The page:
Create buy-in for successful implementation and process improvement.
It is a story that’s as old as time. Contractors will tell you all about their processes, show you the 10-pound binder that sits on everyone’s desk, and immediately ask, “Why aren’t people following them?” After seeing countless examples of this exact situation, here are a few of the reasons why “no one is following them” and some ideas on how to address this challenge.
In the Beginning…
Example Scenario: In many instances, senior operations leaders create the processes themselves. There may be several reasons for this: an overconfidence that they alone know the one best way, including other people would take too much time, they are the only ones that know how to use a flow chart software like Visio, they overestimate how simple it is, or believe that any process is better than no process. Inevitably, this DIY beginning leads to a lack of buy-in from other stakeholders.
Recommendation: Capitalize on the combined experience of your people. If you stop and think about it, most organizations that employ 100-200 people collectively have thousands of years of construction experience. Applying much experience to any problem will yield better solutions than any one person alone can generate. Companies need to bring together a small group of people (six to 10) to build a “proven best practice” and include representatives from all levels of the organization who have influence on the process (estimators, project managers, superintendents, foremen, equipment managers, safety, etc.). Each person helping to create the process brings many years of experience and a different perspective on the situation. What might make perfect sense to a project manager might be truly impossible for someone else to grasp. Getting it right takes discussions and usually some level of conflict. The combined wisdom will lead to better processes, improved employee buy-in and faster results. Sometimes a collective, participative approach to solutions development is called “getting fingerprints on the murder weapon,” resulting in the participants having vested interest in a successful solution implementation.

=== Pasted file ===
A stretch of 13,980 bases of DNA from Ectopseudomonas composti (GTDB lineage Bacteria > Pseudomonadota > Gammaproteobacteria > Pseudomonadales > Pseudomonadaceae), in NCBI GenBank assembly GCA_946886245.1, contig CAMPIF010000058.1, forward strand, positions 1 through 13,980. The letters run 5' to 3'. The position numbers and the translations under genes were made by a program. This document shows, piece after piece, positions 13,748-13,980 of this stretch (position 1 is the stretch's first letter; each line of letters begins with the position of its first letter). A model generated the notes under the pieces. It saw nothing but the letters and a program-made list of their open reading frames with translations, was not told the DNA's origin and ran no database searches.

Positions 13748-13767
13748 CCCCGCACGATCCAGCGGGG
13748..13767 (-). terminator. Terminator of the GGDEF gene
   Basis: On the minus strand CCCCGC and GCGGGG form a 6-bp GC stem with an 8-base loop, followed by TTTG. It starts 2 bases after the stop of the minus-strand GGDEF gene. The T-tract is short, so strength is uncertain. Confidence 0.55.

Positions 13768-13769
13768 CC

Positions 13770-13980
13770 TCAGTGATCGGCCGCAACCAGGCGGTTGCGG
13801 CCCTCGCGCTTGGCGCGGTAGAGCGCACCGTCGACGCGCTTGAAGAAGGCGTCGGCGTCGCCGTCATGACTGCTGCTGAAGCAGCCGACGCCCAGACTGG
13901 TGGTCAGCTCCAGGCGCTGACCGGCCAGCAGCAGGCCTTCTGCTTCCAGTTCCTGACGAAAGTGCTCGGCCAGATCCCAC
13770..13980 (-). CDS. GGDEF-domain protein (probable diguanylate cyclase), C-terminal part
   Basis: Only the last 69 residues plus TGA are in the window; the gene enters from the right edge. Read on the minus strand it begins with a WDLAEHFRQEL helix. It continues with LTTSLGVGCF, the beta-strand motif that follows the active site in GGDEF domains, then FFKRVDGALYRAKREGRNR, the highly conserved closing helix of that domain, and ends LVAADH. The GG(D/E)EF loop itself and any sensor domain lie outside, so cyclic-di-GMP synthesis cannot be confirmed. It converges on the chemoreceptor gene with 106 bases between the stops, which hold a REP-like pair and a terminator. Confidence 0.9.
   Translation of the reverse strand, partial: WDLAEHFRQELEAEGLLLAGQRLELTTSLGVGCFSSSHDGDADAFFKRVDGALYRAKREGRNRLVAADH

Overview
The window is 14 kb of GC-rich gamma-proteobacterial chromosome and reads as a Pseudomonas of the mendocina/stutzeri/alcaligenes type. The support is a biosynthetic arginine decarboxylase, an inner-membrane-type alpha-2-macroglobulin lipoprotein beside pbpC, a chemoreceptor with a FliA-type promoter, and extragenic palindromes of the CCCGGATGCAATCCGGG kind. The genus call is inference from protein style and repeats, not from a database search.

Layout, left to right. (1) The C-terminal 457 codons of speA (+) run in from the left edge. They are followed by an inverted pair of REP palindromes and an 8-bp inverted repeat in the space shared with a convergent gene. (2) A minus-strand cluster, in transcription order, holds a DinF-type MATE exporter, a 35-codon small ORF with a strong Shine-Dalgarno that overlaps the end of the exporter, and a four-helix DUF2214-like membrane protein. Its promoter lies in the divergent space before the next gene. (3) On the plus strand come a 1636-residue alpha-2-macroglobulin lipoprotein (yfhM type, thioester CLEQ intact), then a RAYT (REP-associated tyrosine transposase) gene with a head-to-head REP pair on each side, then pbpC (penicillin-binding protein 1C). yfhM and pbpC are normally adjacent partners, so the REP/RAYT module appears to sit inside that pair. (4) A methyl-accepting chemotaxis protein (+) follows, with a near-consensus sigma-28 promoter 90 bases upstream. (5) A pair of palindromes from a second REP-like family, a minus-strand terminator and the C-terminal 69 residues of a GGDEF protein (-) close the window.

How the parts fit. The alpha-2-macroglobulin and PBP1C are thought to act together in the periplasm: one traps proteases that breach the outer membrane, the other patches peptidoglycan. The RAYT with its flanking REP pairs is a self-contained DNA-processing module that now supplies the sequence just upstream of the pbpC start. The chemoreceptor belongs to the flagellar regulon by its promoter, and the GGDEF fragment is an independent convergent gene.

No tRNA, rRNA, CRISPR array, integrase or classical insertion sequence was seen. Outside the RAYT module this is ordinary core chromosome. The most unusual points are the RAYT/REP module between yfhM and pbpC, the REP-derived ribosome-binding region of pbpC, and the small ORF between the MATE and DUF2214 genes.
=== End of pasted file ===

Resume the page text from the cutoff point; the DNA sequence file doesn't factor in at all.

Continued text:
Example Scenario: Most SOP manuals contain flow charts, descriptions of the process, examples of documents and screenshots of key inputs or outputs. These manuals attempt to be clearly instructing a person on WHAT he or she should do, but rarely does an SOP manual explain WHY someone should follow the process, WHEN he or she should start/finish the process or clearly state when using the process is mandatory.
Recommendation: The first step in creating SOPs based on “proven best practice” should be a discussion of what the process is trying to accomplish — what is it trying to solve for. The group of people creating the process should identify a list of objectives that clearly articulate what the results of the process should look like, feel like and accomplish. Starting with this step ensures that everyone is working toward the same goal and allows the participants to determine whether, when the process is followed, it actually works.
Defining criteria for following the process is a good second step. In reality, there can be good reasons why following a process is not needed or that doing so could even be counterproductive. For example, following an elaborate pre-job planning process for a one-day service call would not be realistic — it would take longer to follow the process than it would to do the project itself. Often, in the absence of clear criteria, people find excuses for why they don’t have to follow the official process. A typical comment in this situation would be, “My job is too big/small/fast/slow for this process.” To overcome this challenge, clearly define when the process is mandatory. Criteria should be defined by something measurable like labor hours, revenues or schedule days. For example, criteria for following the pre-job planning process might be, “All projects with 1,000 labor hours or more,” “All projects over $500K” or “All projects two weeks or longer.” Setting clear criteria helps eliminate mistakes and excuses while also allowing for common sense and accountability.
As a third step, specify when to start the process; do not leave this to common sense. The trigger to start pre-job planning might be “Upon project award as determined by operations manager.” This step ensures that people clearly know when they are allowed/expected to begin spending time or resources on the process. Without it, operations may not get the right people involved until it is too late.
Performance, Not Process, Is the Proof